First polony, now the peanut butter is trying to kill us?

  • Clover has recalled thousands of units of Go Nuts peanut butter from stores as they have tested positive for aflatoxin.
  • This is a type of toxin that is produced by mould and can cause vomiting and stomach pain.
  • Clover is now being investigated by the National Consumer Commission, which alleges that certain producers are flouting regulations and protocols.

South Africa seemingly has a peanut butter problem, as Clover, one of the country’s biggest foods and beverage makers is now being investigated over toxic products. It is the latest peanut butter retailer to recall its products after they were found to be toxic.

The National Consumer Commission announced that it had launched an investigation on Clover and its brands after the company informed the commission that it had recalled 10 776 units of Go Nuts peanut butter because they tested with high levels of aflatoxin.

This is a type of toxin produced by mould that grows naturally on maize, peanuts, tree nuts and certain types of seeds.

In February, the acting commissioner of the NCC explained that “Aflatoxin may lead to health complications not limited to nausea, vomiting and abdominal pain.”

“We, therefore, urge South African consumers, who have the recalled products, to immediately stop consuming these products and return the products to the point of purchase for a full refund, with or without proof of purchase,” said the commissioner, Thezi Mabuza, after the commission oversaw the recall of other peanut butter brands last month, including Dischem’s Lifestyle peanut butter and Pick n Pay’s No Name peanut butter.

Affected batches include Clover Go Nuts with the 12th, 18th, and 19th June 2025 and 19th July 2025 best-before dates.

Following the widespread recall of peanut butter brands in the country, the NCC is now urging all producers, manufacturers and sellers of peanut butter to test their products for aflatoxin. This also extends to any products that contain peanut or seed materials.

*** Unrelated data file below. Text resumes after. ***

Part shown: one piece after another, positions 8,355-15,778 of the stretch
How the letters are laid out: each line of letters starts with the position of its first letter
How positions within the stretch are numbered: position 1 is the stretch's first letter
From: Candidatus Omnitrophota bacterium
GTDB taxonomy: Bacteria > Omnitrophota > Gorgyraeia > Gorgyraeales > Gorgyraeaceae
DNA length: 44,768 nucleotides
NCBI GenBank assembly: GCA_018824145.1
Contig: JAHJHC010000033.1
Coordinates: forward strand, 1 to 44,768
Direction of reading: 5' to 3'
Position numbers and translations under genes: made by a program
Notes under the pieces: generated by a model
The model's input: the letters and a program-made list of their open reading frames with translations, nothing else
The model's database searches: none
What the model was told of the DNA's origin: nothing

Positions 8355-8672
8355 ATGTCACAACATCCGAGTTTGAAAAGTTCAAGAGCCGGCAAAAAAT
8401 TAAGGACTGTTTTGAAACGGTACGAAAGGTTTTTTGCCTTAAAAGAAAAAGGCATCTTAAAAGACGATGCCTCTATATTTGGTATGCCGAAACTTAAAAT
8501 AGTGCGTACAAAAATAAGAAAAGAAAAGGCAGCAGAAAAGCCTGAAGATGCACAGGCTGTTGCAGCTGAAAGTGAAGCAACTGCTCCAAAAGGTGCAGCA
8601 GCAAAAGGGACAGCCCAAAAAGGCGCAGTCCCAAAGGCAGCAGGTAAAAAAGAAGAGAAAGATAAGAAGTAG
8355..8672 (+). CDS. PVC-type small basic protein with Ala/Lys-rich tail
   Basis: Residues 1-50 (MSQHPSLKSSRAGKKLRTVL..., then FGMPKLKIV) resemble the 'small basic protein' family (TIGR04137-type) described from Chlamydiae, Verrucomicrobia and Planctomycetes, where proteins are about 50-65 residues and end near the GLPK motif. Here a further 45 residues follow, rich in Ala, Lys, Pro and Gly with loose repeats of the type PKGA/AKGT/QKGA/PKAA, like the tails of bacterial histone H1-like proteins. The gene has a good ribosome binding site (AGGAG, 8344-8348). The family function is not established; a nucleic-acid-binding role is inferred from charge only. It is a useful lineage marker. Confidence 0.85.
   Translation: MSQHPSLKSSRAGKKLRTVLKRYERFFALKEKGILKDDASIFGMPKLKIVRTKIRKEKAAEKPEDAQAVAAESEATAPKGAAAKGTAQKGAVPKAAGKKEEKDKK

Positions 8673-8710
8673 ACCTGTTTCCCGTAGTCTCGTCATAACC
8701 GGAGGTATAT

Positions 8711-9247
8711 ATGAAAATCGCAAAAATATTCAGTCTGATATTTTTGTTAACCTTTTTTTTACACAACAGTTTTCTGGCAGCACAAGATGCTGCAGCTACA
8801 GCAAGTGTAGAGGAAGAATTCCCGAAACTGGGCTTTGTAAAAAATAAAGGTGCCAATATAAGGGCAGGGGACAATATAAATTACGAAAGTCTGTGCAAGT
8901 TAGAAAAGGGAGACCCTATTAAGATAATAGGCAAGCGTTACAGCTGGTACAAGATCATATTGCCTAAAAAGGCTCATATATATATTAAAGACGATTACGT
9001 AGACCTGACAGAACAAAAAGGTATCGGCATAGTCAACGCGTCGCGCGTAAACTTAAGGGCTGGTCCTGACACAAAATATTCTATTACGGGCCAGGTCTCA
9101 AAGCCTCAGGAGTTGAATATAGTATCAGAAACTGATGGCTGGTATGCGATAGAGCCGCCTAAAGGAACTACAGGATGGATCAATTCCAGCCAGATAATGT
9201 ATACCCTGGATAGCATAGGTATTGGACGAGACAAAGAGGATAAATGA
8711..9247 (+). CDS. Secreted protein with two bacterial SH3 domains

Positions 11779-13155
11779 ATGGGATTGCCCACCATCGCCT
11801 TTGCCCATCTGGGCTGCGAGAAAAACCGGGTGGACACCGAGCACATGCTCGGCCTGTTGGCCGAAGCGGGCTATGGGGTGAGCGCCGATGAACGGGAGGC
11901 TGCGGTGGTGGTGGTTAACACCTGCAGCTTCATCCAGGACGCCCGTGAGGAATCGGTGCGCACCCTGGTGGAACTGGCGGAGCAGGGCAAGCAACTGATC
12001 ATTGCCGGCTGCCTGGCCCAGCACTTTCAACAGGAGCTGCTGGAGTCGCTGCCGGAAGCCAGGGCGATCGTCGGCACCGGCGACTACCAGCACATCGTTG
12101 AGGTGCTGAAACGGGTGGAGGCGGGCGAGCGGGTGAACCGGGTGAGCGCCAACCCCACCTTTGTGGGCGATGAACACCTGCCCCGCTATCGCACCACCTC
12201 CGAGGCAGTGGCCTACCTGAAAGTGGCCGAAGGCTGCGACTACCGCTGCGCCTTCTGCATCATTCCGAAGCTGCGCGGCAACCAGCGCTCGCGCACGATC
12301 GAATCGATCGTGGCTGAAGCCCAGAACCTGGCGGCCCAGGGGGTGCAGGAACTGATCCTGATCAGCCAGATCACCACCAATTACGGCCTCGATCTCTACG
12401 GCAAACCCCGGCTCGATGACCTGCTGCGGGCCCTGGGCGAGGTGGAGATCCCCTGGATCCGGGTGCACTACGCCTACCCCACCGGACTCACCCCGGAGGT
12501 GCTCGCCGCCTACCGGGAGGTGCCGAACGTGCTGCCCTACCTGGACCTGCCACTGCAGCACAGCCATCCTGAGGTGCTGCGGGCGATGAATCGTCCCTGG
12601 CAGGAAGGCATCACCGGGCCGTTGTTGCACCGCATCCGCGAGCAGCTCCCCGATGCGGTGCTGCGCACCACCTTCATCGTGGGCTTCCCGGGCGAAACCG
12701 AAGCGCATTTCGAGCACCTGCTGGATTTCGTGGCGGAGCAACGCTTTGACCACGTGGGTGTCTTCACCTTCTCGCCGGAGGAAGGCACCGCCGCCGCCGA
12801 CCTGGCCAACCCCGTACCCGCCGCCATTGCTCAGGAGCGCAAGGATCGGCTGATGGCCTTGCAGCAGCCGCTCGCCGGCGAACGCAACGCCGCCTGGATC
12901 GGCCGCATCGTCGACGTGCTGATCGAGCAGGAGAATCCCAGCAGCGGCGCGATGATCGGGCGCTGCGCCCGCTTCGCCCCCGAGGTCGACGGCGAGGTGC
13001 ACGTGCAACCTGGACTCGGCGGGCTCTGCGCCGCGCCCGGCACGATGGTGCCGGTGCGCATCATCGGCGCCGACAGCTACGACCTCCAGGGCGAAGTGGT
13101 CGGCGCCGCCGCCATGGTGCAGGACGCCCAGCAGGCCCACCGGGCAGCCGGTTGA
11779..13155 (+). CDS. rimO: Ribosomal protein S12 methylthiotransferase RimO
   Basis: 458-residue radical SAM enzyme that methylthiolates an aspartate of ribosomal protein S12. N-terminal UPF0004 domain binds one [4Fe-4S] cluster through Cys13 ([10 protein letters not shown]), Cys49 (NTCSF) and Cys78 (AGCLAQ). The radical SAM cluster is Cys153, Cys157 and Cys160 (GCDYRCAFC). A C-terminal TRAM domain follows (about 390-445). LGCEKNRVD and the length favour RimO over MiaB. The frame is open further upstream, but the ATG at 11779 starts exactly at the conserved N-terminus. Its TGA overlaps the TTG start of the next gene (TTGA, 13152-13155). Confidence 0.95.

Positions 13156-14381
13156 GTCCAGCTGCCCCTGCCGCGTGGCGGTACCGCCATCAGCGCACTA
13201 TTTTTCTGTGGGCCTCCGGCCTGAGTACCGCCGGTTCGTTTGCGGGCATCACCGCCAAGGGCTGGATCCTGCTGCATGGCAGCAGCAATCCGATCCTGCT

According to the commission, the issue might stem from peanut butter suppliers.

“From the test results that were received by the commission, there is an indication that suppliers were not compliant with their protocols, and regulations. We are expecting suppliers, to be specific, the retailers, to immediately recall those brands that are non-compliant. This is to ensure that we protect South African consumers from any further harm,” said Mabuza last week Friday, when the Clover recall was announced.

According to WebMD, mould grows the best in humid and warm environments. It can grow at any part of the process between harvesting and storage. Research shows that foods with preservatives are less prone to mould growth, which seems obvious.

Either peanuts are growing mould after being harvested locally, or they could be growing mould as they are being shipped into South Africa. Recent delays at South Africa’s largest ports could be a reason why peanuts are growing mould. Especially if they’re sitting for weeks in a dark, humid container.

However since ground nuts are grown en masse in South Africa during the summer rainy period, that we are in currently, it could simply be that suppliers are flouting regulations and protocols during the production of these products.

Clover says that it has already removed all affected batches of Go Nuts peanut butter from stores countrywide. “All other batches of our Go Nuts Peanut Butter product in stores are not affected by this recall and are 100% safe for consumption,” the company promises.

[Source – SA News]

[Image – Photo by Towfiqu Barbhuiya on Unsplash]


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